Kiryluk Franciszek

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Story of Rescue - Kiryluk Franciszek

Chaim Rymarz and Hinda, an orphan taken in by Chaim’s parents during the war, were both 14. For more than a year, they barely survived in the Międzyrzec ghetto. When the Germans surrounded the ghetto in September 1942, in order to round up the last of the Jews and take them to Treblinka, the two decided to flee. Always in hiding, they made their way to the village of Przechodzisko, where, back before the war, Chaim’s father was often a guest of the Kiryluk family.

The Kiryluk house was located on the village’s outskirts, far from any neighbors. The family consisted of Józef, the father, the mother – Anna, and their three sons: Bolesław, Franciszek and Jan. No one would have blamed them if they decided not to shelter anyone. The times were very hard, and in addition their youngest son Jan suffered from incurable tuberculosis. The Germans often used to conduct searches or inspect whether the farmers gave up their quota. “It was so many times that they trembled with fear at the Germans pacing the yard, checking the cowhouse and the barn”– Waldemar Kiryluk recalls his father’s stories. Despite all that they were determined to help.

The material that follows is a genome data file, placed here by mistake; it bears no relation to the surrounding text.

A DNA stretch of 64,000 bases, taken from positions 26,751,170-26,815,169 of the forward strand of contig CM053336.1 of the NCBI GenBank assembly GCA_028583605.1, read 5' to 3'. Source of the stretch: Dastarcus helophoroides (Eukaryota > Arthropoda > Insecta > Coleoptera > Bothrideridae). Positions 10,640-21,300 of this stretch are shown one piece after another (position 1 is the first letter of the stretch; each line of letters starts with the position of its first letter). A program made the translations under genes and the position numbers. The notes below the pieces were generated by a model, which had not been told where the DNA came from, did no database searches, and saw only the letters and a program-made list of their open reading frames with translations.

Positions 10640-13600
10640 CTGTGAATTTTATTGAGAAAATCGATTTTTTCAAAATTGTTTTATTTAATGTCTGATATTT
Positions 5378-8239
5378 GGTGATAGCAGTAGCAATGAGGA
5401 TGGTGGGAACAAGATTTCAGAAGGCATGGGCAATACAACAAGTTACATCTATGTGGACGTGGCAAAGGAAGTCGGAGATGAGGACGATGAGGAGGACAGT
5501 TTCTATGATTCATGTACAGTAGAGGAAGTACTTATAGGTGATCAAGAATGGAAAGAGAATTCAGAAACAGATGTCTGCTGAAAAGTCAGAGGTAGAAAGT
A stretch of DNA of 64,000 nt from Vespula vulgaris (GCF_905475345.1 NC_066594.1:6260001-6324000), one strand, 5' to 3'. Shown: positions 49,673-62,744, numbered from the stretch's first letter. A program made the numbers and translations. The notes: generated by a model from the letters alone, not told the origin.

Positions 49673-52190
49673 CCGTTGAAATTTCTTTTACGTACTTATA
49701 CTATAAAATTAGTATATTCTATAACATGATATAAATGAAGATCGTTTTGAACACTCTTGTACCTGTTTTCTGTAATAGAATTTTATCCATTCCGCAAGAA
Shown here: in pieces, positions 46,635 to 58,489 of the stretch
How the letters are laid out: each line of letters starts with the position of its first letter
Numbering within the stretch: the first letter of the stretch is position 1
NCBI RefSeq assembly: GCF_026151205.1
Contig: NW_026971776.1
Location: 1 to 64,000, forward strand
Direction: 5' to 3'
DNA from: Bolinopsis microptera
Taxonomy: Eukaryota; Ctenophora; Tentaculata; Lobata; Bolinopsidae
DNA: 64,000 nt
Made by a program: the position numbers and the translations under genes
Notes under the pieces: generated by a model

At night they would bring out their wards for a walk among the meadows, then hide them again during the day in a wooden shed, or, in the summer, in the attic of the house. Food was brought in by the then 22-year-old Franciszek.

Chaim and Hinda were hidden until the end of July 1944, when the Soviet army entered Międzyrzec. No other members of their families survived. Maybe this was what for them to make their own: they were married two years later.


  • Gutman Israel red. nacz., Księga Sprawiedliwych wśród Narodów Świata, Ratujący Żydów podczas Holocaustu